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Holocaust heritage digilantism on Instagram

Wight, Craig; Stanley, Phiona



Discursive, netnographic and visual methods have been applied in the past to critique self-images, providing insight into the behaviours of tourists. However, such studies have ignored reactions to self-image posts on social media, and particularly to those that are captured within sites of atrocity. Based on an analysis of Instagram, and drawing on Scheurich’s grid of social regularities, this article critiques the practice of digilantism, coding the identity variables that shape punitive attitudes towards perceived morally transgressive behaviour at Holocaust tourism sites. We propose that the presence and richness of visitor interpretation shapes the extent to which self-images are consciously organised, and where respectful consumption is deemed important, behavioural expectations should be communicated to visitors. We suggest there is a need for greater recognition that visitor behaviours are challenging to enforce, particularly in the backdrop of a public culture that embraces self-images, and the practice of sharing on social media.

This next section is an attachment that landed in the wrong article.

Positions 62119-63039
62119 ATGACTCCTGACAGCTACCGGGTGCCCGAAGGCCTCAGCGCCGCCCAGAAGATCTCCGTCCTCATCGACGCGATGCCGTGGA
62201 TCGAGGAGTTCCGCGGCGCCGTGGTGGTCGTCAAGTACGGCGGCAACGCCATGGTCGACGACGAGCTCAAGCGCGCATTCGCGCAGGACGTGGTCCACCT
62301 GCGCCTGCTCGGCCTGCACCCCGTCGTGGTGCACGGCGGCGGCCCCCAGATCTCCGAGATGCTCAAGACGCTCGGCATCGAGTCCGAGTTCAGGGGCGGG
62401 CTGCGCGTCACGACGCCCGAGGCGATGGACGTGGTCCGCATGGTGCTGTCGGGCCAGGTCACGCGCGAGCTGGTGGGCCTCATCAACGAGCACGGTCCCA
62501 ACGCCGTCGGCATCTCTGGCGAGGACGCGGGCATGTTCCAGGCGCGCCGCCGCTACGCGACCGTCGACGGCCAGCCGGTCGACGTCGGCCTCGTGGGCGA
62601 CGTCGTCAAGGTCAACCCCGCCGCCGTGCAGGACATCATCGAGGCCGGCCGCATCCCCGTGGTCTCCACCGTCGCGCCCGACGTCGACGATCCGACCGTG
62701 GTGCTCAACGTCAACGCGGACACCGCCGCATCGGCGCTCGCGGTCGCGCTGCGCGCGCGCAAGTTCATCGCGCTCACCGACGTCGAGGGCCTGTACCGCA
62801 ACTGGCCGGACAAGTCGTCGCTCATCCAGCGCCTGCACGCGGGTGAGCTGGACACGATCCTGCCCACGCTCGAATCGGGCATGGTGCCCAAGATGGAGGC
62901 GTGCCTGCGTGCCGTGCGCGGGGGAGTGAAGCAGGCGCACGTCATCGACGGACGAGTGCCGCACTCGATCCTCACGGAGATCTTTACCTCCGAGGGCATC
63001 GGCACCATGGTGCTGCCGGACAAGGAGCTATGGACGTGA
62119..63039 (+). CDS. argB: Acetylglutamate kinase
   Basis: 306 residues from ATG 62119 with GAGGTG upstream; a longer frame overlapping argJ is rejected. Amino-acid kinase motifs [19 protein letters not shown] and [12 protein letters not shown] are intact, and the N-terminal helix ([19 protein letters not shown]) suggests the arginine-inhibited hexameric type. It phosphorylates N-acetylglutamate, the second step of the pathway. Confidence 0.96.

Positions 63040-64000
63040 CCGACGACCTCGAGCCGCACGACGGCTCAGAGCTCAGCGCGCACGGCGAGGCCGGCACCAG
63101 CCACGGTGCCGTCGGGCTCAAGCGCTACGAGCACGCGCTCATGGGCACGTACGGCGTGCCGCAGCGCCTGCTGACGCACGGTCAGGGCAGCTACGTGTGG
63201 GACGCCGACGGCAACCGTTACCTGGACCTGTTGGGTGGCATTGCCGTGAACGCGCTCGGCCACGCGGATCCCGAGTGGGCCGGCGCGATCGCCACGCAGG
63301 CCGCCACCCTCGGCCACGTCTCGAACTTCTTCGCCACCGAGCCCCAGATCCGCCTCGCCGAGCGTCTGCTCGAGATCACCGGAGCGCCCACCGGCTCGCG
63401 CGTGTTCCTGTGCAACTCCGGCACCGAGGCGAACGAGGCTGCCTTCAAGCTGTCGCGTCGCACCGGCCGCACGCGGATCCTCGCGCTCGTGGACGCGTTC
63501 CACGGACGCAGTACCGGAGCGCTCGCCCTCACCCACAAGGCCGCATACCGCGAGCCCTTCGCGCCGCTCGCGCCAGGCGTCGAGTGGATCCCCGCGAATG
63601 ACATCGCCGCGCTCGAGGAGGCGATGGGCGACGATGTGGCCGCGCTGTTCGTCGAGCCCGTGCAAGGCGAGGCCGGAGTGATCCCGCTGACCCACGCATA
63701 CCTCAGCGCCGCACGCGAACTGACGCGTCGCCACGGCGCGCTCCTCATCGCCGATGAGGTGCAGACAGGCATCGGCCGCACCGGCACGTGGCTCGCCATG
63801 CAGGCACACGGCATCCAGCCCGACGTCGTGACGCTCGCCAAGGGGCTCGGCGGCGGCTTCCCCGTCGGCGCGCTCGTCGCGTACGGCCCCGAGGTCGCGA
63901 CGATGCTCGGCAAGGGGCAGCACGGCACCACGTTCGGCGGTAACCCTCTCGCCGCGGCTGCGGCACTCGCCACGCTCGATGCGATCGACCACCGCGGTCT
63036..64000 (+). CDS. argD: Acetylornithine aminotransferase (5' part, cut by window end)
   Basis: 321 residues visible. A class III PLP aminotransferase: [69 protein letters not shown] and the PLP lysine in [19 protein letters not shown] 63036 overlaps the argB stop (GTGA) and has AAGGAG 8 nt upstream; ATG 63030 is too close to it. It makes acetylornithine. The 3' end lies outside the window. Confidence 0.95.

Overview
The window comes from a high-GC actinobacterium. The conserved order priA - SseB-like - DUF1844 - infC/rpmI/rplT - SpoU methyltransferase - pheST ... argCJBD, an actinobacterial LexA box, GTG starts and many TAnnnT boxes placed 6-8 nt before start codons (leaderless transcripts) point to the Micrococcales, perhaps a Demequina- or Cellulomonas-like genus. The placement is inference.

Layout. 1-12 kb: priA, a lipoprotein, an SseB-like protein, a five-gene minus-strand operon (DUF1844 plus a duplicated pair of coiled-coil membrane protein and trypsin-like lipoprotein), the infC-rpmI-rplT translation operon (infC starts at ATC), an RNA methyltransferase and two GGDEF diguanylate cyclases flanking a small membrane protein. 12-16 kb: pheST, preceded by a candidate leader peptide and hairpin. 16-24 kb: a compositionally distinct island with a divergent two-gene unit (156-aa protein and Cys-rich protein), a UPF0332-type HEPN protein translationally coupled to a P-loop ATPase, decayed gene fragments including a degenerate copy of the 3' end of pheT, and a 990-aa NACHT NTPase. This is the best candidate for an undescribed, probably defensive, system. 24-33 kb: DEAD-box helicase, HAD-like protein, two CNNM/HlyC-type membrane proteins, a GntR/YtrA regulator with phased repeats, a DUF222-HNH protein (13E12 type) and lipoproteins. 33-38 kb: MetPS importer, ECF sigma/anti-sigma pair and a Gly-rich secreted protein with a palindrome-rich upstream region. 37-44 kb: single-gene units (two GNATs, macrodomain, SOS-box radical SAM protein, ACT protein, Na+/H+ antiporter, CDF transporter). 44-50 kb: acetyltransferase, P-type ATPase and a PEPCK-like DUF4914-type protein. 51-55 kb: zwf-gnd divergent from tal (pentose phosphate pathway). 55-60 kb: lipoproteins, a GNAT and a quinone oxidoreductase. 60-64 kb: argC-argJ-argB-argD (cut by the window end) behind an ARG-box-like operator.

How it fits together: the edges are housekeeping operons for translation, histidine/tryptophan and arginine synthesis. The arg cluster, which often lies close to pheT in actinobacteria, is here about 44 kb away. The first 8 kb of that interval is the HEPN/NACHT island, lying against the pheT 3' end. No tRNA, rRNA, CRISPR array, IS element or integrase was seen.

Journal Article Type Article
Acceptance Date Nov 27, 2022
Online Publication Date Dec 12, 2022
Deposit Date Nov 28, 2022
Publicly Available Date Dec 12, 2022
Journal Tourism Recreation Research
Print ISSN 0250-8281
Electronic ISSN 2320-0308
Publisher Routledge
Peer Reviewed Peer Reviewed
Keywords Digilantes, netnography, Holocaust heritage, self-images, tourism behaviours, social media
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